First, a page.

Jason Cianfrance has two words to describe the past school year.
“Chaotic …. challenging.”
But the 27-year veteran math teacher in the Adams 12 school district is quick to add the year was also filled with learning, “something that just challenged all of our paradigms of what we have gotten comfortable with in education.”
Cianfrance, many teachers across the state, and a group of education researchers, now want to use the lessons those teachers learned during the pandemic to better education into the future.
For many, the last school year was one of the hardest teachers have ever experienced. But the year forced many to reflect on how they normally do things in a classroom: What’s good to keep, but what could be improved? Cianfrance said the pandemic gave teachers a kick, that they just can’t be comfortable recycling lessons and doing things how they’ve always been done.
“I think the worst thing we could do next year is say ‘Whew, it's back to normal’ because back to normal means we didn't learn anything from the 18 months that we went through that was chaos,” he said. “There have to be things that we can take from that, that are going to make us be better … and make students learn better.”
Cianfrance was one of several teachers across Colorado interviewed by other educators — teacher policy fellows — from Teach Plus Colorado, an organization that trains teachers in education policy and advocacy. Their task: gather ideas for how the pandemic could help accelerate change to K-12 education. The fellows then compiled educator insights into a report.
So, what did teachers learn from the pandemic and what may change?
Jason Cianfrance said the biggest challenge during the pandemic was preparing to teach a lesson from his kitchen and seeing 30 black rectangles on Zoom. He didn’t really know what was happening on the other side of the camera. Teachers saw how isolation ground down their students — and them.
It reminded him of how much students need each other. How much they need to interact and collaborate together in-person. Sometimes he’d put kids in virtual break out rooms. He'd pop in and see five black screens that were muted.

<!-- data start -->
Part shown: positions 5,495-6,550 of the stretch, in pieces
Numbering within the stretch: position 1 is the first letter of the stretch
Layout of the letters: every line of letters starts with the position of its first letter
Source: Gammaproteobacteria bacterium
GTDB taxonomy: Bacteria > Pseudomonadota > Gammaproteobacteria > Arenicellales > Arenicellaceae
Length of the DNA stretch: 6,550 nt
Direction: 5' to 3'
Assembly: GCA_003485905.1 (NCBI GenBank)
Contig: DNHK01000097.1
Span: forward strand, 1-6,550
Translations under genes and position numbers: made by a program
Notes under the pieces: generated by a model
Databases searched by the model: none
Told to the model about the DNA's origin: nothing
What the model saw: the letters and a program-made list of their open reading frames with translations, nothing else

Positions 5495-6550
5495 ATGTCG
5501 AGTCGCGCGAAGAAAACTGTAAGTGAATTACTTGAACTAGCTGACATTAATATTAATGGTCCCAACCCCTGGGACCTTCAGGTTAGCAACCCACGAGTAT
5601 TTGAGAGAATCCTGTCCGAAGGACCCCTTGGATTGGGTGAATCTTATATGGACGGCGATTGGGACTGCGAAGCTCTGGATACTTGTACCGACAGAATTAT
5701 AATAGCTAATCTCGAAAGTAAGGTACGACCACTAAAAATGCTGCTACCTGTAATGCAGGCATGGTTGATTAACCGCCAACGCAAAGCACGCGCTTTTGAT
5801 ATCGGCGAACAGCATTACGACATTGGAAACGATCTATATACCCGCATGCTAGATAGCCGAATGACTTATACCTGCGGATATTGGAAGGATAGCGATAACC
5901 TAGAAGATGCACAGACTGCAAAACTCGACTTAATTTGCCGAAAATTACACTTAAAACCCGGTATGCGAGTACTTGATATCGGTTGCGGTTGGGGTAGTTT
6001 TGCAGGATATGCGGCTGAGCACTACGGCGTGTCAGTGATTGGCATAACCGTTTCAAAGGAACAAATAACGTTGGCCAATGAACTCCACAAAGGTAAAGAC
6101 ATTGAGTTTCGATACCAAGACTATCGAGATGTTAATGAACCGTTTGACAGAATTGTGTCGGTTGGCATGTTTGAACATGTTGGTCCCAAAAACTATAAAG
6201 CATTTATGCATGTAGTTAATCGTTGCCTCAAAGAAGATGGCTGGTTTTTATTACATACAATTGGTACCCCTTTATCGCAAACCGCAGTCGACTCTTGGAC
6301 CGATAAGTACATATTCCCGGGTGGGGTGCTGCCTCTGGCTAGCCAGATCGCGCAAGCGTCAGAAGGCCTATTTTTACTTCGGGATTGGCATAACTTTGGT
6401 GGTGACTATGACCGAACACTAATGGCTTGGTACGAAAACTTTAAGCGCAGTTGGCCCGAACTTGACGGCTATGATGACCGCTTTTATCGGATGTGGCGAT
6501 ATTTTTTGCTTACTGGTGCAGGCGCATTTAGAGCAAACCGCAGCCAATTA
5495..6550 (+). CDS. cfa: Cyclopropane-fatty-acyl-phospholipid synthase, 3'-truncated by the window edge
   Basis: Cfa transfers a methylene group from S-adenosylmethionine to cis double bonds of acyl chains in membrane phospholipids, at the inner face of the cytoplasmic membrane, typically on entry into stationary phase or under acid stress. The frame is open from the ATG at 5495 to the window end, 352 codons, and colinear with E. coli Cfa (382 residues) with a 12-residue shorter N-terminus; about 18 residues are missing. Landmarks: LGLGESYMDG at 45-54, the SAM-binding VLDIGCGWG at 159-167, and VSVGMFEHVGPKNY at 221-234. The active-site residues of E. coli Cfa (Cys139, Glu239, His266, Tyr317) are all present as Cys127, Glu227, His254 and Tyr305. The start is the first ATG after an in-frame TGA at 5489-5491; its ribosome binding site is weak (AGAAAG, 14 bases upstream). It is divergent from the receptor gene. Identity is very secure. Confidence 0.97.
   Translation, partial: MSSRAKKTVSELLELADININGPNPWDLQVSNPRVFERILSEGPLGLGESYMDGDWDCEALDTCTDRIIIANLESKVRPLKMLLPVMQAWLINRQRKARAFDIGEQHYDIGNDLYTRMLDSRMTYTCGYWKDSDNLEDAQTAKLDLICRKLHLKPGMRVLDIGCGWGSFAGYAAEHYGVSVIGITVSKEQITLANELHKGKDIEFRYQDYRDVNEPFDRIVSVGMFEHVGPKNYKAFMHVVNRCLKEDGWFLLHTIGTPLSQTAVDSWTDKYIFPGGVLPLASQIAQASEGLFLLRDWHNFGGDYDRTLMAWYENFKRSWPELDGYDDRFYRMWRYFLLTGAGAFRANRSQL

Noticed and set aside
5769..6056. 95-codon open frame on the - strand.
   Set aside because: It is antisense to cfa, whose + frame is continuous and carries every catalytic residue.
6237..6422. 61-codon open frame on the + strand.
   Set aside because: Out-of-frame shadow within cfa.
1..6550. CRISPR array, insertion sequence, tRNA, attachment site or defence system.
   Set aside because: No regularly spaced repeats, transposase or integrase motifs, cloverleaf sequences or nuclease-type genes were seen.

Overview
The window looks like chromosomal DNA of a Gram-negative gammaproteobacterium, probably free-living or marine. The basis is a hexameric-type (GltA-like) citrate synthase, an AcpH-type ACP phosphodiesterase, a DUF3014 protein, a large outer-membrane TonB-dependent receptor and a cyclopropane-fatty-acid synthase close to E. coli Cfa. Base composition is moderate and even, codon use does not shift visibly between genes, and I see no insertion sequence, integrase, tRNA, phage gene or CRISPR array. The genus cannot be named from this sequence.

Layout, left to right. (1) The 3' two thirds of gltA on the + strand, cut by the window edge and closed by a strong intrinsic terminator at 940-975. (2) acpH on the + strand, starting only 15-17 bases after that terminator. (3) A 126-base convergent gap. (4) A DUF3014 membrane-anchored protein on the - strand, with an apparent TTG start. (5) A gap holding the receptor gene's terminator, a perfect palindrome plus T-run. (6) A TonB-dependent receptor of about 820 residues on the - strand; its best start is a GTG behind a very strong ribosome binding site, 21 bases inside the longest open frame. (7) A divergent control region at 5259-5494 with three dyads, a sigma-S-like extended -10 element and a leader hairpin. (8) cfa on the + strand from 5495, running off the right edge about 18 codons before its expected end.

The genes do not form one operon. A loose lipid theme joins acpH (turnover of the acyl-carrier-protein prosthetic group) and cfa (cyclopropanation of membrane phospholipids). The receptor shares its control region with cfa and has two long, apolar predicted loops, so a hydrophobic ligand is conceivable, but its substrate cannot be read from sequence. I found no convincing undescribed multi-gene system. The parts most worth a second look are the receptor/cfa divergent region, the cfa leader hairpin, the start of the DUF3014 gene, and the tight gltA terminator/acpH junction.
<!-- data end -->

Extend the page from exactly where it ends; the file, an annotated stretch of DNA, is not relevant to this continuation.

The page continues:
“They need each other (in-person), they need interaction,” he said.
Then Cianfrance learned about Pear Deck. The tool is like an interactive slideshow. With the click of a button, he could see his students’ thought processes as they answered questions. The pandemic made teachers more comfortable and bolder about using new technology. Next year, he’ll project the program at the front of the class, so kids can learn from each other’s work.
“It’s a way to capture things that in the past were sort of fleeting,” he said.
Cianfrance will still have students do some math via pencil and paper. But he envisions saving reams of paper now. And he’s using other technology tools, too. One allows him to see which students have actually watched a lesson — as homework, of course — and to embed questions that students can’t skip. “Then we get to actually jump right into class tomorrow from a collaborative standpoint of ‘What did you think about that? What did you learn about it? Can you do some problems based on that?’” Cianfrance said.
Adrian Parker taught chemistry at DSST Conservatory Green in Denver last year. He said he took to recording all of his classes for a “virtual library” — lessons on demand online that students can refer back to. For Parker, it’s mind boggling that he didn’t do it pre-COVID.
“It just provides access to knowledge right there at their fingertips,” he said.
Now, Parker thinks high school teachers should record all lessons. It could also help schools who typically have to scramble to find substitute teachers.
“I think that would relieve a lot of pressure from teachers who feel like ‘I need to go to school, even if I'm sick or can't go in,’” Parker said. ’